SAINT NICOLAS' PLACE
KINGS NORTON BIRMINGHAM
The Restoration of Saint Nicolas Place
On 8th August 2004, Kings Norton’s medieval buildings won the BBC2 Restoration television series after an intense and widely-supported campaign.
It was astonishing. We shall always be grateful for those who supported us and even more for those who have stayed with the long hard work to ensure that the joy of that unforgettable night turned into the reality we now see.
The victory was hugely significant for all of us. It was however only the biggest moment in the struggle to ensure that these precious buildings remain safe and open for all.
For over 80 years, the church’s role in the survival of these buildings has been utterly vital. The Old Grammar School has, in different ways, been part of the St Nicolas' Church story for over 500 years.
The complex of Tudor, Georgian and Victorian buildings which came to be known as the Saracen’s Head did not enter the church’s story until 1930.
1920's - 1930's
In 1926, Mitchell and Butler closed three of The Green’s four pubs, The Bell, the Plumber’s Arms and the Saracen’s Head. Only the rebuilt Bull’s Head remained.
The church refused the offered gift of the Saracen’s Head in the same year, recognising that its upkeep would be a very heavy burden.
In 1930 however, Canon Dunn and the wardens had raised enough money for the Kings Norton Parochial Church Council (PCC) to feel able to accept the gift, believing that such an important building should not be lost to the community.
No-one else would take it on.
In 1930, The Green still had a rich collection of medieval buildings. Apart from some hidden remnants in the Spar shop, all but ours have now gone.
The Saracen’s Head and the "Old House" next door would have joined the others in oblivion were it not for the church’s costly shouldering of costs and management of this vital heritage on behalf of community and city.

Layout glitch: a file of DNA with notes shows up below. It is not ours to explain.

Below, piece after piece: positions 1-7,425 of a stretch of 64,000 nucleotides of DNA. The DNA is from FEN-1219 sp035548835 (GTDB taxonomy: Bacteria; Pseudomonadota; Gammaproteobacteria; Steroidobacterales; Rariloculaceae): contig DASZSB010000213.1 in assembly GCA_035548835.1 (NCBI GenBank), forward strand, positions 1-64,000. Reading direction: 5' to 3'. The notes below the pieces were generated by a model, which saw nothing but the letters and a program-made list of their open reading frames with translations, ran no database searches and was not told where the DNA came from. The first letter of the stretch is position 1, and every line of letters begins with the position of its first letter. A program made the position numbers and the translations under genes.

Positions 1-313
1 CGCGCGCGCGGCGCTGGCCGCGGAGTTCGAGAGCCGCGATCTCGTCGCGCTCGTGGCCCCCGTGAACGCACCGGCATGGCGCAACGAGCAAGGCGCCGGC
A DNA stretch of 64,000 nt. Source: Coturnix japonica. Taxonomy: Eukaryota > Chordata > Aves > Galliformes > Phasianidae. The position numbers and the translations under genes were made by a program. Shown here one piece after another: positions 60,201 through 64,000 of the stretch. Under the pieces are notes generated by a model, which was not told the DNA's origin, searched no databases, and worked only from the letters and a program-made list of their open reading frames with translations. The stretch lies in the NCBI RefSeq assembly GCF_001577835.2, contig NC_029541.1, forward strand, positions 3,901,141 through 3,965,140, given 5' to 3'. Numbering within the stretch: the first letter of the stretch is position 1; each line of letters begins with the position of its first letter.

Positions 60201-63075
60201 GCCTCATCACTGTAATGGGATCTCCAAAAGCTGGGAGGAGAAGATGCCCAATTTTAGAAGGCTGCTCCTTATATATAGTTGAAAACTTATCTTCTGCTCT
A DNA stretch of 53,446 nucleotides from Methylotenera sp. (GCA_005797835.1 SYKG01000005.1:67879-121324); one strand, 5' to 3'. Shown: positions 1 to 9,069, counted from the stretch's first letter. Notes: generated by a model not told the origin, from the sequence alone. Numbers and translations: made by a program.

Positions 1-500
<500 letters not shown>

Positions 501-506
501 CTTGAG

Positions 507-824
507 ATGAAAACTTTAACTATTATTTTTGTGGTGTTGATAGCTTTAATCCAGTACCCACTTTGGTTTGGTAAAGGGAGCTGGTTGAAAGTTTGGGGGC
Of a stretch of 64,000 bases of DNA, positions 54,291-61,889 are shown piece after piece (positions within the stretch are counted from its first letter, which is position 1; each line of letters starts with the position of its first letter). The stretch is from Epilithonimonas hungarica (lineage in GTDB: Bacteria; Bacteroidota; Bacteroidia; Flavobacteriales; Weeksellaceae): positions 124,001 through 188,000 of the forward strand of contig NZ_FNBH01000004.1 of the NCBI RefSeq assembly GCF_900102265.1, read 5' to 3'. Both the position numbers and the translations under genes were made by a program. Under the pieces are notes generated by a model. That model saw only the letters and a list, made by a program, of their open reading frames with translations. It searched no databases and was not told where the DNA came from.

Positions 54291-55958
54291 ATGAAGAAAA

1950's - 1970's
The Saracen’s Head, as Canon Dunn foresaw, had by 1950 become an insupportable burden for the Kings Norton’s church. It did not provide appropriate room for church needs and all requests for external support for essential conservation and maintenance were refused.
The answer to provision for church needs came, on the initiative of the Revd Edward Ashford, with St Nicolas' Hall on Westhill Road, opened in 1959.
This was built largely through voluntary donation and was in regular use for many years as a large but increasingly expensive traditional church and village hall.
Demand for the Hall’s use as a large community space and theatre however declined as church and community needs changed.
Maintenance and refurbishment costs greatly increased as they did for the Old Grammar School and Saracen’s Head.
The burden foreseen by Canon Dunn therefore now extended across all three buildings.
At the same time, Kings Norton was changing rapidly as extensive estate areas transformed the nature of the parish, its population and its ministry.
1970 - 2002
From 1970-1990, led by the PCC, there was a hugely committed and strenuous campaign to renew the Saracen’s Head complex. It offered more variety of spaces than St Nicolas' Hall with greater potential for housing a full range of uses and facilities, although not to the standard now required for public buildings. The North Range was converted from Verger’s residence to public use.
On completion of the campaign in 1990, it became harder and harder to realise the buildings’ full potential, despite the faithful work of so many church members.
Maintenance, repair and running costs continued to increase and usage decline.
By 2000, despite all the labours of church members and friends, the maximum annual usage of both Saracen’s Head and St Nicolas' Hall had dropped to 33%. Patterns of use and quality of spaces restrained income.
The consequent annual deficit of £10-15,000 was met wholly by the PCC from its own funds over and above bearing all running costs and staffing.
The buildings now required urgent major repair and redevelopment in order to survive, to comply with legal access requirements and respond to still changing church and community needs.
Despite the fact that income was less and less able to approach running costs, planners refused to consider any adaptation of the Saracen’s Head.